Computer Architecture

History Lesson

Charles Babbage

A computer is a machine that can operate automatically, without any human help, by following a series of stored instructions called a program.

The first person to attempt this was a rather obsessive, notoriously grumpy English mathematician named Charles Babbage.

Many regard Babbage as the “father of the computer” because his machines had an input (a way of feeding in numbers), a memory (something to store these numbers while complex calculations were taking place), a processor (the number-cruncher that carried out the calculations), and an output (a printing mechanism)—the same basic components shared by all modern computers.

The basic model of a modern digital computer hasn’t changed much since Charles Babbage proposed his Analytical Engine in around 1830.

Jon von Neumann

Von Neumann Architecture c.1945

A more in depth analysis of the Von Neumann Architecture can be found here.

In the early days of computing, computers were built to carry out a very specific task – breaking secret wartime codes, for example. But if the computer then had to do another job, it literally had to be completely re-wired by hand. This could take weeks. There was no such thing as a ‘software update’ in those days!

In 1945 Jon Von Neumann was a scientist who had an idea of how to create a computer that was far easier to change, this is known as the Von Neumann Architecture.

In Von Neumann architecture, both the data and the program being run are stored in memory.

It is also known as a ‘stored program’ computer.

With this architecture, if a computer needs to run a different program, it can do so simply by loading the new program into memory.


The motherboard is a large printed circuit board, which has lots of chips, connectors and other electronics mounted on it.

The whole computer is built up around a motherboard, and it is the most important component in the PC.

Inside the computer, data is constantly being exchanged between the various devices. Most of the data exchange takes place on the motherboard itself, where all the components are connected to each other.

Data Bus, within the Motherboard

The image above illustrates how the CPU and Main Memory are connected by data buses. These are the high speed transfer routes through the motherboard.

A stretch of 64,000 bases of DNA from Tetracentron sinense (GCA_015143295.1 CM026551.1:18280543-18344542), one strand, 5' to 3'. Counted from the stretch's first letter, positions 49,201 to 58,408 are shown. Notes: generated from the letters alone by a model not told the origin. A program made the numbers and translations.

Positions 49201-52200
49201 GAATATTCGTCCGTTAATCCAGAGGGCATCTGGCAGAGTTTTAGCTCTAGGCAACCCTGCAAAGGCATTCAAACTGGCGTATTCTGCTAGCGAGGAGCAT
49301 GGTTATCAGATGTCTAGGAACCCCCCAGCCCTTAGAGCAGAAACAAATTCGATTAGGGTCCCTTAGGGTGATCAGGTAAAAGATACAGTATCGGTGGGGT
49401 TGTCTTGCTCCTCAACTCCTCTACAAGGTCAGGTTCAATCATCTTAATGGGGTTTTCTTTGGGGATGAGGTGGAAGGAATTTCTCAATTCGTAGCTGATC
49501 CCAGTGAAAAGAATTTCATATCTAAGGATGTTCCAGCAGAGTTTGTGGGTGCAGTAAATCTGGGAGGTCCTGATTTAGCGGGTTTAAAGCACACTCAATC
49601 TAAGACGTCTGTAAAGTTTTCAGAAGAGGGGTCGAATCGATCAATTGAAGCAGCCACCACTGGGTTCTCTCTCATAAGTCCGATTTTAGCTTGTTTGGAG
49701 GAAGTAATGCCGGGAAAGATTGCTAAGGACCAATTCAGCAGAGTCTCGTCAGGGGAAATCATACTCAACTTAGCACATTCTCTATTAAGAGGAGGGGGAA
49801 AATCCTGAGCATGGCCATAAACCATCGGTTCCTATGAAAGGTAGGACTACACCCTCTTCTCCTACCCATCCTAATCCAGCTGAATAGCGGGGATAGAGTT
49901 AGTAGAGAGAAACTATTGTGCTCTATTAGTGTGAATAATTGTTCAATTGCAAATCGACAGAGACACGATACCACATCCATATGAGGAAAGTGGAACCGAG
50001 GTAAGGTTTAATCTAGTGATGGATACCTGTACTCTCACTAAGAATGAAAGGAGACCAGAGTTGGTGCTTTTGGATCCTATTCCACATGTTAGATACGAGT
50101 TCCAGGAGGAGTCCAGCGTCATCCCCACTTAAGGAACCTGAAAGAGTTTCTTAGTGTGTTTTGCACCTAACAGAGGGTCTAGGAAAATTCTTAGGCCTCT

In a computer, a bus is a transmission path on which signals are dropped off or picked up at every device attached to the line. Only devices addressed by the signals pay attention to them; the others discard the signals.

The motherboard contains the BIOS chip. This EEPROM chip, contains the Basic Input Output System software. It holds the information for you hardware and allows the computer to see and interact with itself. Once the BIOS has loaded and checked the hardware, it then passes instruction to the next process along to boot the system.

Motherboard Layout and Design
Motherboard Example


The Von Neumann Architecture designs were fundamental in the design of the first CPU.

It is the piece of hardware within a computer that carries out all the instructions and operations of a computer program by performing the basic arithmetical, logical, and input/output operations of the system.

The CPU uses Fetch>Decode>Execute cycles to process and execute machine code, which is the low level program code which has been translated from high level code so that the computer is able to understand it at a Binary level.

  1. The CPU Fetches an instruction from Memory
  2. The CPU Decodes or interprets the instruction
  3. The CPU Executes the instruction

The speed at which the CPU performs this process is determined by the Clock Speed. This is as it sounds, it acts like a ticking clock. the faster the clock ticks the faster the instructions are fetched, decoded and executed. The clock speed is measured in MHz, and current CPU specification is on average 3400MHz or 3.4GHZ.

The Intel Core i7 6950X is a 3.0GHz cpu which can execute 106 clock cycles per second. i.e 106 instructions processed per second.

That same i7 6950X as above also has 10 cores. A core is basically the main part of the CPU. This is the section of the chip that does the processing of instructions. it basicall means multiple CPU’s one chip. Due to the overall size of the chip they have had to shrink the architecture down massively to fit them all on. they use a 14 nanometer shrink. to put it into scale 1 nanometer is one billionth of a meter.